Five fundamental and absolute truths:

1. E=MC2
2. There is no cure for the common cold.
3. There are more horse’s asses in the world than there are horses.
4. Excrement always flows downward.
5. If you’re treed by a bear, enjoy the view.

Seen your video

Yesterday, Peter Brantley of the Digital Library Federation was on campus to discuss areas of focus for future initiatives. One of those areas was the use of moving images as a source of information.

Without quoting him directly, Peter discussed how YouTube has demonstrated the online use of video to communicate complicated stories through moving images. These videos are compelling and promote the passing of first hand experiences and knowledge onto an audience.

A quick search of YouTube for related University of Minnesota health sciences content produced the following video that is an example of Peter’s discussion. It features prominent U of M medical researchers, Dr. Richard Bianco, Director of Experimental Surgical Services and Dr. Doris Taylor, Director of the Center for Cardiovascular Repair.

Of course, not all University of Minnesota health sciences content on YouTube was of the same caliber, as is seen in this medical student film documenting student housing by mimicking the popular MTV show Cribs.

Medical School admission, then & now

The origin of today’s Medical School at the University of Minnesota dates back to the formation of the University in 1851. The territorial act establishing the University provided for a Department of Medicine, however, it was not created until 1882.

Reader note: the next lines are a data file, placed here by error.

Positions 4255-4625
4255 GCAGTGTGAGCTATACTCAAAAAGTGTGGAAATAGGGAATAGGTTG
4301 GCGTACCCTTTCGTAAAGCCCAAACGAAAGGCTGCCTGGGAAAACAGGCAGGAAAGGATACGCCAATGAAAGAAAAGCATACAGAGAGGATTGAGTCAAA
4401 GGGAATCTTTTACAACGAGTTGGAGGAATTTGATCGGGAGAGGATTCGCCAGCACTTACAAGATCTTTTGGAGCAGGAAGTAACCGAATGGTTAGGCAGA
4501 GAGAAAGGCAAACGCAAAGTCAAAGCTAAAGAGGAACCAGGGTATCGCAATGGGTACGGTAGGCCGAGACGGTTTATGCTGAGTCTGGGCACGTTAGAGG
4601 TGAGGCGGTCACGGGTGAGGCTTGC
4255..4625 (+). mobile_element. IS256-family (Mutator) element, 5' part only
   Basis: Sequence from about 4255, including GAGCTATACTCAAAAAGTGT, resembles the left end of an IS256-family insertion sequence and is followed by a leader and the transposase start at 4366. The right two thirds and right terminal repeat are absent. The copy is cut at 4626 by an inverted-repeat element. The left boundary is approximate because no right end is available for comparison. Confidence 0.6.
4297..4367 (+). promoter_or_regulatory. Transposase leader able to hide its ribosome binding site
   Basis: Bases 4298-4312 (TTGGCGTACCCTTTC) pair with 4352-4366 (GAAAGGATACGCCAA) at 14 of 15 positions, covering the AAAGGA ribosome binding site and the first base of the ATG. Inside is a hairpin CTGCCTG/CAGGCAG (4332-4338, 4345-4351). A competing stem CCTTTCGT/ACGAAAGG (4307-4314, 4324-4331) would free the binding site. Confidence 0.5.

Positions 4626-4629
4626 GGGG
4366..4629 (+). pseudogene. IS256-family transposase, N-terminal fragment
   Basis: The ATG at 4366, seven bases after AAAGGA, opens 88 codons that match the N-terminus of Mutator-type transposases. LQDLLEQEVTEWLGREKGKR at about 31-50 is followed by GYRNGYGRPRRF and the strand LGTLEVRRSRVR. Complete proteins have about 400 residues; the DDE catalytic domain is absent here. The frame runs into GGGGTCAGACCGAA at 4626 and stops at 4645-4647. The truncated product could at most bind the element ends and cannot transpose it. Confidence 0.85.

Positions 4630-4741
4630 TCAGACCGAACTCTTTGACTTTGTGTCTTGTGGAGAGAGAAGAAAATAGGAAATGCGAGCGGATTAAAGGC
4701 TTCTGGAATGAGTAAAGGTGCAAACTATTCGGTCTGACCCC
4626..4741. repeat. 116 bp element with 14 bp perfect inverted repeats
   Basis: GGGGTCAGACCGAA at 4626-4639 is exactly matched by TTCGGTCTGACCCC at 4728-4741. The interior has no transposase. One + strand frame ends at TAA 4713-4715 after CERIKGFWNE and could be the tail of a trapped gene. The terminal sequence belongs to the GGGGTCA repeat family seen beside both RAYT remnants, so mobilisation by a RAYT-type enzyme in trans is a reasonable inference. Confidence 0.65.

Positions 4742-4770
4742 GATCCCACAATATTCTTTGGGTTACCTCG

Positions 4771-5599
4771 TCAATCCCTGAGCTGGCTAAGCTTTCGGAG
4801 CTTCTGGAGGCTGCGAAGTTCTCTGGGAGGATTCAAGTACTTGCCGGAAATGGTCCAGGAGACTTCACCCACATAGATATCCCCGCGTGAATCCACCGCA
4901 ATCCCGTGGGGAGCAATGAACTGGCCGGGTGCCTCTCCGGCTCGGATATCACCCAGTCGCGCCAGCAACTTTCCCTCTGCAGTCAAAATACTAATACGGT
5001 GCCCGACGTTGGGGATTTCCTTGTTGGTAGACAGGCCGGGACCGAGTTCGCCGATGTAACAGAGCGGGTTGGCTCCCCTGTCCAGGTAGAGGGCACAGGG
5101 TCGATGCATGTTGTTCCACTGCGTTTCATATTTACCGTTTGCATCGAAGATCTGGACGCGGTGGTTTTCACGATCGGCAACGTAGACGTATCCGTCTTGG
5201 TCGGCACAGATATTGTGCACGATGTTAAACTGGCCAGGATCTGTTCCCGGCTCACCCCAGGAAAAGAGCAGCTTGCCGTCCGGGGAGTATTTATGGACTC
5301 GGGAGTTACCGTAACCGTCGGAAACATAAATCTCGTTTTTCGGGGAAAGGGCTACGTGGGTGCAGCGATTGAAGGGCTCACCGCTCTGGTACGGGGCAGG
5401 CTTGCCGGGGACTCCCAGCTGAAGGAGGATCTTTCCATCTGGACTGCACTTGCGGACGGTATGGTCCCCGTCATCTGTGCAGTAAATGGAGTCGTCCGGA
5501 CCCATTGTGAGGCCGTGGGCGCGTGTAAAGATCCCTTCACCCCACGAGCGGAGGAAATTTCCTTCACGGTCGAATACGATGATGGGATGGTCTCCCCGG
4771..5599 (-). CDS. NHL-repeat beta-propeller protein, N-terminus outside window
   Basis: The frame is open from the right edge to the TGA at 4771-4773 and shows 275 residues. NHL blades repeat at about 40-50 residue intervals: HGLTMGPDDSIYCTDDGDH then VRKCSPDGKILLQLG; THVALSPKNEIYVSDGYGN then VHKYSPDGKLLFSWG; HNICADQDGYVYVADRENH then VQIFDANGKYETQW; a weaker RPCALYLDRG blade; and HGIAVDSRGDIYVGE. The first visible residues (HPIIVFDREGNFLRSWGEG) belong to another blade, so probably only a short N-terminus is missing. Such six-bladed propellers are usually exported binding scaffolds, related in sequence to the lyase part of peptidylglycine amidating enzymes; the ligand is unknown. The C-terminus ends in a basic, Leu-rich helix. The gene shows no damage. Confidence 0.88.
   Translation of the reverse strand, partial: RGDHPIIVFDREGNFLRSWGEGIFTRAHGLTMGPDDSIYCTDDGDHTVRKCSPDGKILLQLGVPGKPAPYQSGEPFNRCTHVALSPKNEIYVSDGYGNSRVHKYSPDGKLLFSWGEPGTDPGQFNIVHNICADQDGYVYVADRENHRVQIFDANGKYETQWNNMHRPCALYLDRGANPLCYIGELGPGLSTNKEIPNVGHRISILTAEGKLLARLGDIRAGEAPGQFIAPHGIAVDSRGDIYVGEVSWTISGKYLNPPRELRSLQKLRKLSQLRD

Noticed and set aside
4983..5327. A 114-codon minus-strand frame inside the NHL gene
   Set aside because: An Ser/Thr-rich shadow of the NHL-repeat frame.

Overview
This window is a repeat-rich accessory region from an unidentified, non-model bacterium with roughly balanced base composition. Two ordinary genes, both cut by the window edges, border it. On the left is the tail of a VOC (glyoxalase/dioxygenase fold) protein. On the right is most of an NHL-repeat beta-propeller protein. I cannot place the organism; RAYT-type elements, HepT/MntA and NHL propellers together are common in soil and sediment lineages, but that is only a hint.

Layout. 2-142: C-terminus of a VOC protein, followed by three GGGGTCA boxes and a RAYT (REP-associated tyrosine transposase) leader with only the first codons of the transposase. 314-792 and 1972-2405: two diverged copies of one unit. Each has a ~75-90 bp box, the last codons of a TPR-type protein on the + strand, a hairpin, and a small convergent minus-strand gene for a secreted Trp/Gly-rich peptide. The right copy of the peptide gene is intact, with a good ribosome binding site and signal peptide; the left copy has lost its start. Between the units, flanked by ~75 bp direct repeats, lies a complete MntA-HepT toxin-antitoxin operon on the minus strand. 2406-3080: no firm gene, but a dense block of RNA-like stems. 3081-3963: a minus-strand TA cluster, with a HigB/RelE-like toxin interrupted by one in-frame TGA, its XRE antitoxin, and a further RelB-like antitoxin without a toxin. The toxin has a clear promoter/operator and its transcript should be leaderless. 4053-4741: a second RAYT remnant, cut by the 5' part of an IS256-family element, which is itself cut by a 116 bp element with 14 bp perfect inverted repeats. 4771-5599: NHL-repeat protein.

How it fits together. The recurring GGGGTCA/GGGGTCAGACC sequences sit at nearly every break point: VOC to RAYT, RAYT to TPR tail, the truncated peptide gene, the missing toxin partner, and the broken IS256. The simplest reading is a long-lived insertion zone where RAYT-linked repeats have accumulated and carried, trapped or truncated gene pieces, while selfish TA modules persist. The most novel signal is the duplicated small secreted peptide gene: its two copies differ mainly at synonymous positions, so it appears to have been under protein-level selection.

img0060.jpgThe Department of Medicine was not a teaching department but rather a credentialing board that provided examinations and conferred MDs upon physicians who had learned to practice medicine by studying with a preceptor.

In April 1887, Percy Millard, Charles Hewitt, D. Hand, and President Cyrus Northrop presented to the Board of Regents their request to abolish the Department of Medicine and replace it with a new department that would consist of the College of Medicine and Surgery, the College of Homeopathic Medicine and Surgery, and the College of Dentistry. The Regents approved of the reorganization of the Department of Medicine in February 1888. The first class began in October 1888.

As part of the approval process, the Regents specified the admission requirements for the Department of Medicine. Students were evaluated by

1. Writing legibly and correctly an English composition of not less than two hundred words.